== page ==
Elizabeth Tegtmeier, a candidate for the Nebraska State Board of Education, has filled her campaign war chest with financial help from Gov. Pete Ricketts. But a family issue involving her adult son is creating a distraction from her campaign.
Tegtmeier leads all candidates for state board in fundraising, aided by $20,000 from the governor. But heading into the primary, she’s asking for privacy as the family deals with allegations that her son improperly touched two women.
Tegtmeier, of North Platte, said it wouldn’t be proper to publicly address the civil matter in Dawes County District Court. Two women filed for protection orders against her son. He is challenging the accusations.
“It’s a civil matter, and the judge is taking it under advisement,” she said. “Until a determination is made, we want to be very respectful of the hearing process. So at this time, we’re not making any statements to the media.”
She said her commitment to serving on the board “has not wavered and remains strong.”
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“The allegations are not against me,” Tegtmeier told the Omaha World-Herald, “and I am the same person that I have been this entire campaign.”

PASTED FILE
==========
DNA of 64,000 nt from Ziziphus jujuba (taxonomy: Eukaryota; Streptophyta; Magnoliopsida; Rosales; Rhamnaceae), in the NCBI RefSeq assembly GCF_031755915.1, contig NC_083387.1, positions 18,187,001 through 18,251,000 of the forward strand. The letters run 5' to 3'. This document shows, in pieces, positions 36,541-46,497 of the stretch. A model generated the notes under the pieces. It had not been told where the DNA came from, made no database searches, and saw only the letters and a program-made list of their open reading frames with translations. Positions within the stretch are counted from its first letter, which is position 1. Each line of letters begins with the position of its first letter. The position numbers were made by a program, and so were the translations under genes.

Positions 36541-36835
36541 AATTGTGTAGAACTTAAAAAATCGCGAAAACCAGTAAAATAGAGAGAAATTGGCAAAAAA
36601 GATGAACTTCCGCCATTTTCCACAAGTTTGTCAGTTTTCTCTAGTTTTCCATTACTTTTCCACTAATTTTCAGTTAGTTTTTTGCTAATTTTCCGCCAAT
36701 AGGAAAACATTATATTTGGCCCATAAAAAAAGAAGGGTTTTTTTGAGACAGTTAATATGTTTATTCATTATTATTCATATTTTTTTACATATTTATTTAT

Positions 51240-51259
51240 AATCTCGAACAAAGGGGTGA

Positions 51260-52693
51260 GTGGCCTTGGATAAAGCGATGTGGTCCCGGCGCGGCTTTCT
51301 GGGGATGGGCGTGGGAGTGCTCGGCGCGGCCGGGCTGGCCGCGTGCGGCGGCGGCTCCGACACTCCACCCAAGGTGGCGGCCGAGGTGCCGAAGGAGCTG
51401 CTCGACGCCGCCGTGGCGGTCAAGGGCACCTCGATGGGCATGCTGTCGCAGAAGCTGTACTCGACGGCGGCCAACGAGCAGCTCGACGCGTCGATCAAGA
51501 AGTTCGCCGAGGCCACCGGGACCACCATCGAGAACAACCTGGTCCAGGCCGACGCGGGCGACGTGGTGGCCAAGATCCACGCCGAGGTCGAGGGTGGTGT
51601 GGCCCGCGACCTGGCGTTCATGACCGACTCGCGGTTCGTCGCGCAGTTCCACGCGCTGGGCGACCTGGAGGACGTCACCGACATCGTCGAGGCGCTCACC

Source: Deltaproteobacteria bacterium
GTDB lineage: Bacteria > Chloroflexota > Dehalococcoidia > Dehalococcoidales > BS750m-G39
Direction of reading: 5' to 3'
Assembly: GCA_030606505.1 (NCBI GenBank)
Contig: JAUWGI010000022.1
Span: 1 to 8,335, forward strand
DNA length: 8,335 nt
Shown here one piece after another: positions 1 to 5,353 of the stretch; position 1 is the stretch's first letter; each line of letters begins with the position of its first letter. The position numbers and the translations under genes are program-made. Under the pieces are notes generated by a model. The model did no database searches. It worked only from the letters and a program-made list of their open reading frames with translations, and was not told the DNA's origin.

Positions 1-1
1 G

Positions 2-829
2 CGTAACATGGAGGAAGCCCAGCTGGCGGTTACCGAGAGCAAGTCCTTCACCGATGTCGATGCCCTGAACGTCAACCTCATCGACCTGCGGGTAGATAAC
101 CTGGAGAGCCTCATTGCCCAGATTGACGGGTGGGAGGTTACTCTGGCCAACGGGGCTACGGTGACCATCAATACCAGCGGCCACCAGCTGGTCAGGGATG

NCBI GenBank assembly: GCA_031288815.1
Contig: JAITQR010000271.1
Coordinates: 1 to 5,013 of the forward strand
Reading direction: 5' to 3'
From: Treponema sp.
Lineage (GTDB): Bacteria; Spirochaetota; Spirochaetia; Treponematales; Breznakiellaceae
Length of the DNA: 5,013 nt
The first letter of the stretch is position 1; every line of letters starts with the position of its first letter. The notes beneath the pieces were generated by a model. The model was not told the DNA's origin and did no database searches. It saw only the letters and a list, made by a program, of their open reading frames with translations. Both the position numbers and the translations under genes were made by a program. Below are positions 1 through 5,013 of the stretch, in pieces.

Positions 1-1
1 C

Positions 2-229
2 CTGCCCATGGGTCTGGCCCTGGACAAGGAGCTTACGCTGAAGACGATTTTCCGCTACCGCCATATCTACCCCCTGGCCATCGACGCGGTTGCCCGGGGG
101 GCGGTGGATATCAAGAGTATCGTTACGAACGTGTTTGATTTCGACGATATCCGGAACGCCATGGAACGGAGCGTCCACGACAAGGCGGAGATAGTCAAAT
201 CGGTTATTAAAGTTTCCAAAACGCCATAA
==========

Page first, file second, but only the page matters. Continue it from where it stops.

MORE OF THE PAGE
As of the most recent financial filing deadline April 5, Tegtmeier had amassed the largest campaign war chest among the candidates running in the four board districts this election cycle.
She had raised more than $77,000 for the period that included 2021 and the first three months of 2022, reports show.
Tegtmeier is vying to unseat incumbent Robin Stevens.
Conservative critics accuse Stevens, a retired school superintendent backed by the Nebraska state teachers union, of not fighting to stop the controversial health education standards the board considered adopting last year.
As initially proposed, the standards called for teaching students in early elementary grades about gender identity and sexual orientation. The standards would have been recommended for local school districts but not mandated.
Stevens, of Gothenburg, has raised more than $40,000 — $19,000 of it his own money, reports show. The Nebraska State Education Association donated $2,500 to his campaign.
Stevens contends it was his leadership that led the board to indefinitely postpone the second draft of the standards last September. He said he would oppose ever bringing the proposed standards back for board consideration.
Tegtmeier said that Stevens’ voting record says otherwise and that he failed to act when he had opportunities to permanently reject the standards.
District 7 encompasses the entire western half of the state, roughly from Kearney west to the Wyoming border.
It is a majority conservative district, largely ranching and farming communities.
District 7 is located within Nebraska’s 3rd Congressional District, where voter registration in 2020 was about 3-1 Republicans to Democrats.
A third candidate in the field is Pat Moore of Litchfield. He is a Christian pastor who has been involved in Republican politics. In 1996, Moore was the chairman of the board that started Faith Christian School in Kearney.
All three candidates are registered Republicans.
Records show Moore has raised $2,150.
The top two vote-getters will advance to the Nov. 8 general election.